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Far-Right Surge or Status Quo? Understanding the 2024 European Elections

ArticlesFar-Right Surge or Status Quo? Understanding the 2024 European Elections

Between June 6 and 9, residents of the European Union (EU) went to the polls to elect a new European Parliament. There were fears in advance of a breakthrough by the far right, which was not surprising given the recent electoral successes of extreme nationalist, conservative, and elitist parties, often with xenophobic tendencies and fascist roots or inspiration.

Six of the 27 EU countries—Italy, Finland, Slovakia, Hungary, Croatia, and the Czech Republic—have far-right parties in government. Sweden’s minority government relies on the support of the nationalist Sweden Democrats, the second-largest force in Parliament.

In the Netherlands, the Partij voor de Vrijheid (PVV) of Geert Wilders won 37 seats in the 150-seat Parliament after a campaign filled with xenophobia and anti-Islam sentiment. His parliamentary group is much larger than those of the red/green alliance of European Commissioner Frans Timmermans and the liberals of former Prime Minister Mark Rutte, who won 24 and 25 seats respectively. At the time of the European elections, Wilders was busy forming the most right-wing government in his country’s recent history.

The Netherlands is a relatively small country, but the surge of the extreme right caused concern in the large countries of Europe as well. In Italy, Giorgia Meloni’s Fratelli d’Italia, a party that traces its roots back to the fascist movement of Benito Mussolini, has been in power since October 2022. In France, the Rassemblement National of Marine Le Pen topped the pre-election polls, while the AfD, Alternative für Deutschland, the extreme right force in Germany consistently scored better in opinion polls than any of the three governing parties.

This Europe-wide success of far-right parties was indeed confirmed by the European election results. The party of Italian Prime Minister Giorgia Meloni won more than 28 percent of the national vote. In France, Marine Le Pen’s Rassemblement National was the party of preference for almost one in three voters, humiliating President Emmanuel Macron’s Renaissance party, which garnered only half as many votes. In Germany, the AfD won almost 16 percent. This might be less spectacular than the Italian and French extreme right, but it’s still better than each of the three members of the current traffic light coalition: the Social Democrats, the Greens, and the Liberal Party.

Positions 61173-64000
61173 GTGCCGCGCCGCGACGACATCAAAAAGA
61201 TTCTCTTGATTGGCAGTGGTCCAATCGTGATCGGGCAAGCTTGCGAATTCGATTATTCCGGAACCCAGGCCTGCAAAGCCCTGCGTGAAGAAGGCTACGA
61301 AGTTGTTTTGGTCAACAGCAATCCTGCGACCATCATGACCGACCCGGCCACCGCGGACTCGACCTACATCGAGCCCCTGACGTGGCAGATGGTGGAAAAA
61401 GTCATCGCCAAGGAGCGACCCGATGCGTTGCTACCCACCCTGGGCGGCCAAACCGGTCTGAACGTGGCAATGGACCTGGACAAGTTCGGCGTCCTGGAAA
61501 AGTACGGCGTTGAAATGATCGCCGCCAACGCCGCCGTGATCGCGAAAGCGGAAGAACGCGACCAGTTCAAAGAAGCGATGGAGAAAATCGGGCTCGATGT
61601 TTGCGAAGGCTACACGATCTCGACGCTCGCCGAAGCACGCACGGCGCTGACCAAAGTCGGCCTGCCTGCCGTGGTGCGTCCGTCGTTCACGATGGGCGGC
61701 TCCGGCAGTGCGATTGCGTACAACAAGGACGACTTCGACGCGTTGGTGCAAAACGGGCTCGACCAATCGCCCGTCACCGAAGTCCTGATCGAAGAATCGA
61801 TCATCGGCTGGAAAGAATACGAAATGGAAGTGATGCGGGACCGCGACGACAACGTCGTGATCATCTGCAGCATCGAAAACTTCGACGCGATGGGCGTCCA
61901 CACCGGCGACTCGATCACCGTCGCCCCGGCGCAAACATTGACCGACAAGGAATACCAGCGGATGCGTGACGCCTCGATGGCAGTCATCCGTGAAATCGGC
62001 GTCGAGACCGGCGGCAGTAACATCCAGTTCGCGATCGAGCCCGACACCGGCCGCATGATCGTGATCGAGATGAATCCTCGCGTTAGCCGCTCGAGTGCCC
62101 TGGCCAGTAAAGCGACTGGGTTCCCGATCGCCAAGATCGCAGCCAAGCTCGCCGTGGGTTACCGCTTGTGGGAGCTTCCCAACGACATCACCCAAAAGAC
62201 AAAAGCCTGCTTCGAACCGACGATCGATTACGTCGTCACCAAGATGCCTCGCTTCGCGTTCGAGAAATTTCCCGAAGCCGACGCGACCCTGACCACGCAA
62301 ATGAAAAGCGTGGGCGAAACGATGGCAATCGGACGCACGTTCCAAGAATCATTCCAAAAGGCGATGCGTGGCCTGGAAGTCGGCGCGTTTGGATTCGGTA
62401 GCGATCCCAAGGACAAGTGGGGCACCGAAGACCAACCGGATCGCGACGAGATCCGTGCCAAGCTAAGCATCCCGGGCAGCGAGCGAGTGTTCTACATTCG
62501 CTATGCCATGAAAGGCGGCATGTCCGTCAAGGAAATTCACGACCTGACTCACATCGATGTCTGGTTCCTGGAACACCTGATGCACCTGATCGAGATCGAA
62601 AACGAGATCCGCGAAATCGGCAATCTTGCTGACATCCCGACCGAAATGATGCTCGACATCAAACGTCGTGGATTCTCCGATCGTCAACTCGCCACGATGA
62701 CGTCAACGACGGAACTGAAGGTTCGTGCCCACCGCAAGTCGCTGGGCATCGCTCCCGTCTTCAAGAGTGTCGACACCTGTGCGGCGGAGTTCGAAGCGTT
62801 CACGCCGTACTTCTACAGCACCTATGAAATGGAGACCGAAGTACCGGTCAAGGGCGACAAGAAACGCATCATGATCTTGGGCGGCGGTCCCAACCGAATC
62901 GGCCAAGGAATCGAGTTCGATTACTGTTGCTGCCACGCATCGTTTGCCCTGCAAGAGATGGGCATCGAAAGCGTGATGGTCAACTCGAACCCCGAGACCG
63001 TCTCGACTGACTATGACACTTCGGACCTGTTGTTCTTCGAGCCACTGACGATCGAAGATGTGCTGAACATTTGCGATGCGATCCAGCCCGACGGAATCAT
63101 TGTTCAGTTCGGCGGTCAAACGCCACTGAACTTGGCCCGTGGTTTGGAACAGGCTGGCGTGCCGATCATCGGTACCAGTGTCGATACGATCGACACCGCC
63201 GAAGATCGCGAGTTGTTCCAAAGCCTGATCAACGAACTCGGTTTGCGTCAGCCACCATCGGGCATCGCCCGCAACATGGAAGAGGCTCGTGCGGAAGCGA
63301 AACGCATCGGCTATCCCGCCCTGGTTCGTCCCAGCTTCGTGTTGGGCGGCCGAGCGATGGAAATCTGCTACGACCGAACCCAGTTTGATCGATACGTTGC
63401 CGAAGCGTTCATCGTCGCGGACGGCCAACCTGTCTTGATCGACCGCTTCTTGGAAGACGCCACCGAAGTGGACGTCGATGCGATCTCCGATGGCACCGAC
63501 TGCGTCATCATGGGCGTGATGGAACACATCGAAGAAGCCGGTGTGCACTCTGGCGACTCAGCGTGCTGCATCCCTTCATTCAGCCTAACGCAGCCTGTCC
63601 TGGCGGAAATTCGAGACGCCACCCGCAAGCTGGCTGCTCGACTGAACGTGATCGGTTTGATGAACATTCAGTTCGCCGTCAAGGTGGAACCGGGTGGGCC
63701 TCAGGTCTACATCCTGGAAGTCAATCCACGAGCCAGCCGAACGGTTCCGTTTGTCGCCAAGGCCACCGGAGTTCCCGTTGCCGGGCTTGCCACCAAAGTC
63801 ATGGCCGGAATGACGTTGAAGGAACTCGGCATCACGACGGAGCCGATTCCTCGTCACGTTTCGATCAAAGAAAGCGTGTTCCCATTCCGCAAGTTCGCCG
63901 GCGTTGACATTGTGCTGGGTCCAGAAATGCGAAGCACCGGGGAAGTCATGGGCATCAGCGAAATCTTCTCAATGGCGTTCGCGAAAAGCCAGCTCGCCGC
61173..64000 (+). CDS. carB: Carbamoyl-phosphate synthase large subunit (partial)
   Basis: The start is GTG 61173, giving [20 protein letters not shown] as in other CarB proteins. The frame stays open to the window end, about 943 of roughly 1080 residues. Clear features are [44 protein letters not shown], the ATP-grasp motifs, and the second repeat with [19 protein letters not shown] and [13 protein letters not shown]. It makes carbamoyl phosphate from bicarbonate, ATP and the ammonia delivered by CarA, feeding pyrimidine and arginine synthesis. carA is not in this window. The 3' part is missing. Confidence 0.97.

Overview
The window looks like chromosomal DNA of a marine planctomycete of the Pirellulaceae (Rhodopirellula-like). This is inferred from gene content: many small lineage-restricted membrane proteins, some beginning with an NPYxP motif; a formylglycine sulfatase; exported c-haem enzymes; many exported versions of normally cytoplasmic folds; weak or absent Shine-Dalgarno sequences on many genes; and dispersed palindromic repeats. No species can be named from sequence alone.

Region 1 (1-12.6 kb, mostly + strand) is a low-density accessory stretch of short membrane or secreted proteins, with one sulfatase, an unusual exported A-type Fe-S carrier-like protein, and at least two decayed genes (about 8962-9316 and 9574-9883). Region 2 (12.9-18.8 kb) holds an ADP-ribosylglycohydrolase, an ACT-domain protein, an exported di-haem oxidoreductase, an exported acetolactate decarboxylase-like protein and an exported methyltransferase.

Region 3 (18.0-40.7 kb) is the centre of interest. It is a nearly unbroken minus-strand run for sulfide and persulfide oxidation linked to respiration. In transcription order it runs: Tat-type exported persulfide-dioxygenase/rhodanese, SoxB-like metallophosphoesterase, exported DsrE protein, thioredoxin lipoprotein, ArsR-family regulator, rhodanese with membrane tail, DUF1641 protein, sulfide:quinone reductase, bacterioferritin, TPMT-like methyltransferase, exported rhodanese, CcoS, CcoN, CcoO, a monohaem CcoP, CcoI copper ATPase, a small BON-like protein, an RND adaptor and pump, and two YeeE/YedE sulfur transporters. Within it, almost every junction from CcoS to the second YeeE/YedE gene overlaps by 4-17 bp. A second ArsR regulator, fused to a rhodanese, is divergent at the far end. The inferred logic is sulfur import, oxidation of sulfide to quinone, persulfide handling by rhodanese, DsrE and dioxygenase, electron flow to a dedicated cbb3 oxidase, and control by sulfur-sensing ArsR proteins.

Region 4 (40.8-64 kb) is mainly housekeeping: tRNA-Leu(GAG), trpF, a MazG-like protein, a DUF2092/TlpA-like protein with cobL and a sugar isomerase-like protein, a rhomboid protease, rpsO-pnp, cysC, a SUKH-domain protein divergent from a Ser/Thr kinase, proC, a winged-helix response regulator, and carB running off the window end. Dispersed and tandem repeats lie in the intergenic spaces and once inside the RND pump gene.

But has the European Parliament indeed been taken over by the extreme right? Not really.

Their electoral successes in a number of countries is undeniable, as the examples of Italy, France, and Germany have already illustrated. The surge of the far right has been at the expense of traditional centrist parties. In the European Parliament, the Greens and Liberals lost about one-fourth of their seats each. The Social Democrats seem to remain stable, though, losing only four seats.

But the center-right European People’s Party (EPP) Group is even growing and remains by far the largest group in the European Parliament. Together, these four traditional political groups still have a majority in the European Parliament.

Besides, although the extreme right parties did make progress in the June 2024 elections, they are hopelessly divided among themselves on key issues such as economic policy, foreign relations, and EU integration. For example, while some advocate for complete withdrawal from the EU, others support renegotiating membership terms.

As a result of these divisions, there are two parliamentary groups that contain far-right parties. On the one hand, there is the right-nationalist European Conservatives and Reformists, dominated by the Fratelli d’Italia and Poland’s Prawo i Sprawiedliwość (PiS) Party. On the other hand, there’s the far-right Identity and Democracy Group, whose members include France’s National Rally but also the Austrian Freiheitliche Partei Österreichs and Geert Wilders’s PVV. The AfD was a member of this group until it was expelled weeks before the European elections following a series of scandals.